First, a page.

I want to talk about my own experience of disability and, in a broader sense, about the disability rights movement (which I think is a really under-recognized civil rights movement).
I guess the first thing I want to say is that I’ve struggled a lot with how to present this subject and how to talk about it, because I want this to be a personal talk about myself and my experiences, but I don’t want it to be only about me — I want to talk about broader issues in society and maybe help you think a bit differently about disability than you might have in the past.
That said, I guess I’ll start by telling you about me. If you’re curious about the medical details, I have a rare neuromuscular disorder; I was born with it, and it has affected me in pretty much the same way my whole life, with the exception that in my teens I developed some breathing issues I hadn’t had before and, as a result, a lot more fatigue.
But before I get to that, I want to touch on what it was like for me growing up. I grew up with a pretty obvious disability in a family where we never talked about disability. When I think back on it, I’m not sur e why my parents approached (or, rather, failed to approach) the subject in the way that they did, but I think that they were uncomfortable dealing with it — in the way that disability makes most people uncomfortable — and so they figured that since I seemed to be managing well enough, they could shove it under the carpet. The result, unfortunately, was that I internalized their discomfort with the subject, and of course, since I lived in a society that gave me lots of negative images about disability that I didn’t have any way to counter, I became deeply ashamed of myself. My highest goal in life was to appear “normal” (and I imagined that was possible, even though it clearly wasn’t) — for instance, in high school, I absolutely refused to use the school’s elevator, and instead I struggled on a daily basis with four flights of stairs.
Things changed for me towards the end of high school, when, long story short, I had a major health crisis (some of which had to do with my disability, and some of which was the result of incompetent medical care). It turned into a three-year-long ordeal during which I constantly felt sick and exhausted and couldn’t do much except lie in bed. Because of all this, I had to take a year off before going to college.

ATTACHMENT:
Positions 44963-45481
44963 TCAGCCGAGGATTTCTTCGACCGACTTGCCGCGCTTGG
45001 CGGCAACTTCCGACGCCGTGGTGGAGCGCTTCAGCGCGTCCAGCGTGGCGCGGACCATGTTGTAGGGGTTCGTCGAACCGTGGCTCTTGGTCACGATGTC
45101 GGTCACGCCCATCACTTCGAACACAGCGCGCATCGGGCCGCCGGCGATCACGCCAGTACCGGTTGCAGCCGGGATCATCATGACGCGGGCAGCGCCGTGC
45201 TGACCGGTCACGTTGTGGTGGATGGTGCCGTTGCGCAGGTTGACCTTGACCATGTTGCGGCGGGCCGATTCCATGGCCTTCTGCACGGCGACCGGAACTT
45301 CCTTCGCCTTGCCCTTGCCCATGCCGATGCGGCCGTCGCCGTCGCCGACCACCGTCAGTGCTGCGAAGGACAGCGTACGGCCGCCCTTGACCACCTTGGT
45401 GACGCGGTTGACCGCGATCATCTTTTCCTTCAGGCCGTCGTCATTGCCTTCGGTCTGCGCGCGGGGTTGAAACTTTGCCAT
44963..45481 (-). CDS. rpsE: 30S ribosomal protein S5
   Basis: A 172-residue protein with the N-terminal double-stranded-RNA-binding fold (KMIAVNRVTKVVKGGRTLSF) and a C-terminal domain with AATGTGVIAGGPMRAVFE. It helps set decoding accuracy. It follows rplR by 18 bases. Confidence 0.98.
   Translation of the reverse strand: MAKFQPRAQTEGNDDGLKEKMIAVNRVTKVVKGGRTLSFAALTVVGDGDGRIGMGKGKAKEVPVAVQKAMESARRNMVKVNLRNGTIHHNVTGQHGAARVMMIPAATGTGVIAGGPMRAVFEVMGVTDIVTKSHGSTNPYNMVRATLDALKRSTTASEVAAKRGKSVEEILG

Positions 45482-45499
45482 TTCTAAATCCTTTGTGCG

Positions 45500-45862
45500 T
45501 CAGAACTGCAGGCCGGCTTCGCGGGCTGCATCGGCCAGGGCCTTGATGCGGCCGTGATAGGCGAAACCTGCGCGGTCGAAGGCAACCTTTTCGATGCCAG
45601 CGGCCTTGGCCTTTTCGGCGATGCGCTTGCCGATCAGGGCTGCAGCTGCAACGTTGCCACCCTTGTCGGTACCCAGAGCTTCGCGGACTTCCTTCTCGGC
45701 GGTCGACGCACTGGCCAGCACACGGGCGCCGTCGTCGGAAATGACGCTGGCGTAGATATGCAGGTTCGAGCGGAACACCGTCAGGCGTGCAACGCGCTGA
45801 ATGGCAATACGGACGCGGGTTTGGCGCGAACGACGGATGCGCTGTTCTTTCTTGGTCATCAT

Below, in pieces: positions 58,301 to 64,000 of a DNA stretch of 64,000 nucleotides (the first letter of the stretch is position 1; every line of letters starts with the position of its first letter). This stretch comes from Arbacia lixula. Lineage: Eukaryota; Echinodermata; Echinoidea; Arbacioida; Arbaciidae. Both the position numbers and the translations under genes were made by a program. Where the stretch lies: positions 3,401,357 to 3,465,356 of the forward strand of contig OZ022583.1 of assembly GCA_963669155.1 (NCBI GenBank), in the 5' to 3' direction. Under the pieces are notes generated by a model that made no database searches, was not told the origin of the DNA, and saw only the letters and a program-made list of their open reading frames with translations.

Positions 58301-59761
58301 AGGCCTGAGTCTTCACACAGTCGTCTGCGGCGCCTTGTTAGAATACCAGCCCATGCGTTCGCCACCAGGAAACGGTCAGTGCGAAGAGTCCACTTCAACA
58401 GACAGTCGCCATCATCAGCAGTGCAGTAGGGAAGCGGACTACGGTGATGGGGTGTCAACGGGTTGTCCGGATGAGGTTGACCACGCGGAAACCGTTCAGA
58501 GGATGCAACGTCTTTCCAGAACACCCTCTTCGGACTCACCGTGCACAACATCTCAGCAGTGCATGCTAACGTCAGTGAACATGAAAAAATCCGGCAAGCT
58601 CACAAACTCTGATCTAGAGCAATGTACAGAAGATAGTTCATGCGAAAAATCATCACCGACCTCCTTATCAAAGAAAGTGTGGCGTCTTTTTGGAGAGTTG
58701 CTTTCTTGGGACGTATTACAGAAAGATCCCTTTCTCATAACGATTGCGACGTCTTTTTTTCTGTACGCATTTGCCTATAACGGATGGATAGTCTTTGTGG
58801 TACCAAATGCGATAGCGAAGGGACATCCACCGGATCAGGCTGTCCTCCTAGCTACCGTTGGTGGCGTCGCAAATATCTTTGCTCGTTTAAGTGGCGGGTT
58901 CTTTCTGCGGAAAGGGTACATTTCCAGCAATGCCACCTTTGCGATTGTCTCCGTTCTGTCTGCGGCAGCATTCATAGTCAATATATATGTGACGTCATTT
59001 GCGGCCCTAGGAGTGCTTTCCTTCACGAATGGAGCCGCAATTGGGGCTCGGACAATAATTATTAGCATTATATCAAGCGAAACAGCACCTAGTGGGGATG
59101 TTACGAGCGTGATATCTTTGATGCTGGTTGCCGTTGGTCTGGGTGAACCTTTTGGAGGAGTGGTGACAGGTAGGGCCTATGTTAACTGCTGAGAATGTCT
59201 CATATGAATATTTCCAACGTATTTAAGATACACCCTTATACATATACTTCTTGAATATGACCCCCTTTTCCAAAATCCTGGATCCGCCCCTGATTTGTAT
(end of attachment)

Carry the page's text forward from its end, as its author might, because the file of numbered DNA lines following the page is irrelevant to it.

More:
That was by far the most difficult, excruciating year of my life. I was completely isolated, physically miserable, unable to get doctors to listen to me or take me seriously, and had no way of knowing if I would get “better” and be able to go to college, or if I would feel the way I w as feeling for the rest of my life. Long story short, I eventually diagnosed myself after doing a lot of internet research, found a rogue doctor who would prescribe the treatment I wanted, and slowly but surely improved (though some long-term physical effects from that period remain, and I still have a lot more fatigue now than I did when I was younger). I managed to go off to college and, as you can all see, I’m now managing (somehow) to live in a foreign country.
But really, the most important thing that happened to me during that year was that I was finally forced to look disability in the face and reconceive the way I thought about it — and this is perhaps the most important part of my story, because it’s where my personal experience ties in with the points I wan t to make about the larger disability experience.